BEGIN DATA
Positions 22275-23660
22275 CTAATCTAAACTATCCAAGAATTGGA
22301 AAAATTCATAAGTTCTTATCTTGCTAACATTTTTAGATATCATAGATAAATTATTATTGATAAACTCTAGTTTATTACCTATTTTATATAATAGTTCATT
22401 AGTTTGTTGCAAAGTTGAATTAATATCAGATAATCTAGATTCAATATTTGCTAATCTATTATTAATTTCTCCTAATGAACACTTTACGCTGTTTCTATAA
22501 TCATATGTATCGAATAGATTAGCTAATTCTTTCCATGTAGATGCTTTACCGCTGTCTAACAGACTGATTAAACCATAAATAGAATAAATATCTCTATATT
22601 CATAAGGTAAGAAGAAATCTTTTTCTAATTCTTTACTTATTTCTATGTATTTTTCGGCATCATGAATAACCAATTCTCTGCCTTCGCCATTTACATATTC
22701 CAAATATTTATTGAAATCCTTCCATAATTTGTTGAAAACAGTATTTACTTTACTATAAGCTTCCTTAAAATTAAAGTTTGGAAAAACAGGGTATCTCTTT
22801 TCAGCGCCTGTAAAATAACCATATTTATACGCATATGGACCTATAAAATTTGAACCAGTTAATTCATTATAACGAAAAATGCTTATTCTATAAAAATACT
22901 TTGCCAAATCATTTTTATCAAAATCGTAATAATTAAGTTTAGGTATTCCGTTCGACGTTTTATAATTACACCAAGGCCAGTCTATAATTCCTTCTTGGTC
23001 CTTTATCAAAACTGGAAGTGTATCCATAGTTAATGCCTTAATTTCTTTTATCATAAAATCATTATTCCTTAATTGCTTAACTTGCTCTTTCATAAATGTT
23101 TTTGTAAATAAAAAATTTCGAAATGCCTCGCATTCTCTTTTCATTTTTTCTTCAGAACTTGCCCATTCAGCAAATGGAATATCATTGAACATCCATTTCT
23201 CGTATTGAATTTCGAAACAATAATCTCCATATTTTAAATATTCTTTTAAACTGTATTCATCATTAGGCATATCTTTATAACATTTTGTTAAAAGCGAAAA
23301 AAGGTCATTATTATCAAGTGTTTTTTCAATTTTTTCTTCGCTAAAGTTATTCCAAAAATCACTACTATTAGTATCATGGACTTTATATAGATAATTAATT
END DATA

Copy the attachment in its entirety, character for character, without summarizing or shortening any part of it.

Positions 22275-23660
22275 CTAATCTAAACTATCCAAGAATTGGA
22301 AAAATTCATAAGTTCTTATCTTGCTAACATTTTTAGATATCATAGATAAATTATTATTGATAAACTCTAGTTTATTACCTATTTTATATAATAGTTCATT
22401 AGTTTGTTGCAAAGTTGAATTAATATCAGATAATCTAGATTCAATATTTGCTAATCTATTATTAATTTCTCCTAATGAACACTTTACGCTGTTTCTATAA
22501 TCATATGTATCGAATAGATTAGCTAATTCTTTCCATGTAGATGCTTTACCGCTGTCTAACAGACTGATTAAACCATAAATAGAATAAATATCTCTATATT
22601 CATAAGGTAAGAAGAAATCTTTTTCTAATTCTTTACTTATTTCTATGTATTTTTCGGCATCATGAATAACCAATTCTCTGCCTTCGCCATTTACATATTC
22701 CAAATATTTATTGAAATCCTTCCATAATTTGTTGAAAACAGTATTTACTTTACTATAAGCTTCCTTAAAATTAAAGTTTGGAAAAACAGGGTATCTCTTT
22801 TCAGCGCCTGTAAAATAACCATATTTATACGCATATGGACCTATAAAATTTGAACCAGTTAATTCATTATAACGAAAAATGCTTATTCTATAAAAATACT
22901 TTGCCAAATCATTTTTATCAAAATCGTAATAATTAAGTTTAGGTATTCCGTTCGACGTTTTATAATTACACCAAGGCCAGTCTATAATTCCTTCTTGGTC
23001 CTTTATCAAAACTGGAAGTGTATCCATAGTTAATGCCTTAATTTCTTTTATCATAAAATCATTATTCCTTAATTGCTTAACTTGCTCTTTCATAAATGTT
23101 TTTGTAAATAAAAAATTTCGAAATGCCTCGCATTCTCTTTTCATTTTTTCTTCAGAACTTGCCCATTCAGCAAATGGAATATCATTGAACATCCATTTCT
23201 CGTATTGAATTTCGAAACAATAATCTCCATATTTTAAATATTCTTTTAAACTGTATTCATCATTAGGCATATCTTTATAACATTTTGTTAAAAGCGAAAA
23301 AAGGTCATTATTATCAAGTGTTTTTTCAATTTTTTCTTCGCTAAAGTTATTCCAAAAATCACTACTATTAGTATCATGGACTTTATATAGATAATTAATT